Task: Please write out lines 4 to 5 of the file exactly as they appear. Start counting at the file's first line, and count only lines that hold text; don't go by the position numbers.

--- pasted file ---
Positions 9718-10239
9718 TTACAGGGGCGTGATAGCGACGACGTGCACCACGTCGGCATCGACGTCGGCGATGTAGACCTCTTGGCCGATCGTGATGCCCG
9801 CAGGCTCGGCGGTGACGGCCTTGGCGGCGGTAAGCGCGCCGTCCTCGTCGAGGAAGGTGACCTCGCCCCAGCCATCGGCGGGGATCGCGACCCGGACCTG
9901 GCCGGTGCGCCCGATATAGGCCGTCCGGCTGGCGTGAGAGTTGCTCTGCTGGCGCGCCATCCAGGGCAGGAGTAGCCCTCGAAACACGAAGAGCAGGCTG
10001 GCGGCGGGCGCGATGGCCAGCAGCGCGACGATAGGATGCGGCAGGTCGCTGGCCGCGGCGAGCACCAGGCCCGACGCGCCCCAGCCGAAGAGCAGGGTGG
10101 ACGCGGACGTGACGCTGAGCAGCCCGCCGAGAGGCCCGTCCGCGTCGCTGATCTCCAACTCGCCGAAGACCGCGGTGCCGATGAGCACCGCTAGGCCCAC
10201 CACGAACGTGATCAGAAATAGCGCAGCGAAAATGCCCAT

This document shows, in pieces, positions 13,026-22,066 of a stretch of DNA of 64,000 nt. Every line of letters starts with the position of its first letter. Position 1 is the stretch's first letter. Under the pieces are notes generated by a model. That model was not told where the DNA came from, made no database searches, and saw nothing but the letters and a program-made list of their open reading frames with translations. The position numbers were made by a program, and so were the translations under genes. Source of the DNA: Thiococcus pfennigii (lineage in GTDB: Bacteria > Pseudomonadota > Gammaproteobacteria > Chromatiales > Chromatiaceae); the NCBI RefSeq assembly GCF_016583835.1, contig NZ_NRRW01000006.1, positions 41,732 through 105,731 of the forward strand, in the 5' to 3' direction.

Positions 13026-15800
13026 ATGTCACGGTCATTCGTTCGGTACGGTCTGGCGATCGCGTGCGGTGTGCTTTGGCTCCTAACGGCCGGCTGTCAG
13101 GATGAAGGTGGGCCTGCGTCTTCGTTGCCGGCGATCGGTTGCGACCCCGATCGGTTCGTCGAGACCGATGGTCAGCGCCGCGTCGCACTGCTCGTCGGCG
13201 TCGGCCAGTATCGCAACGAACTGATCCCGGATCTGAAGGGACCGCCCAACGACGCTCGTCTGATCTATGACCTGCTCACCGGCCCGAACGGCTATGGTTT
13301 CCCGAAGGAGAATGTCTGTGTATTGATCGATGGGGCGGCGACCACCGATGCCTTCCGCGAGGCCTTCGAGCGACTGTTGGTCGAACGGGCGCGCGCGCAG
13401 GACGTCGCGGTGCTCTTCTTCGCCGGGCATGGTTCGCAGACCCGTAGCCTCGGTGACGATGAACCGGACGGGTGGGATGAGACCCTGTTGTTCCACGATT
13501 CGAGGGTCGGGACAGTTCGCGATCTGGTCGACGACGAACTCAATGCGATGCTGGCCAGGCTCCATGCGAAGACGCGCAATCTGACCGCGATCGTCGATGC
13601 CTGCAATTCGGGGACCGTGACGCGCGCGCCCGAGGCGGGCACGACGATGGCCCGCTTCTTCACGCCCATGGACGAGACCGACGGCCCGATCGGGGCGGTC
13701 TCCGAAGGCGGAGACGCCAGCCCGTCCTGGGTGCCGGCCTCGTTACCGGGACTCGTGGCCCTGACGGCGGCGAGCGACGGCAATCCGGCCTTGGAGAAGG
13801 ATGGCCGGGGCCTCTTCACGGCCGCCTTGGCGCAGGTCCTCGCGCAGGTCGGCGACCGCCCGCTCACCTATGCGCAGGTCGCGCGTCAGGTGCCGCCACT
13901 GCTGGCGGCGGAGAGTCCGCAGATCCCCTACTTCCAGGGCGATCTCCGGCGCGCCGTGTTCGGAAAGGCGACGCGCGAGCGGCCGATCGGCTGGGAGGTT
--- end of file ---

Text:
9901 GCCGGTGCGCCCGATATAGGCCGTCCGGCTGGCGTGAGAGTTGCTCTGCTGGCGCGCCATCCAGGGCAGGAGTAGCCCTCGAAACACGAAGAGCAGGCTG
10001 GCGGCGGGCGCGATGGCCAGCAGCGCGACGATAGGATGCGGCAGGTCGCTGGCCGCGGCGAGCACCAGGCCCGACGCGCCCCAGCCGAAGAGCAGGGTGG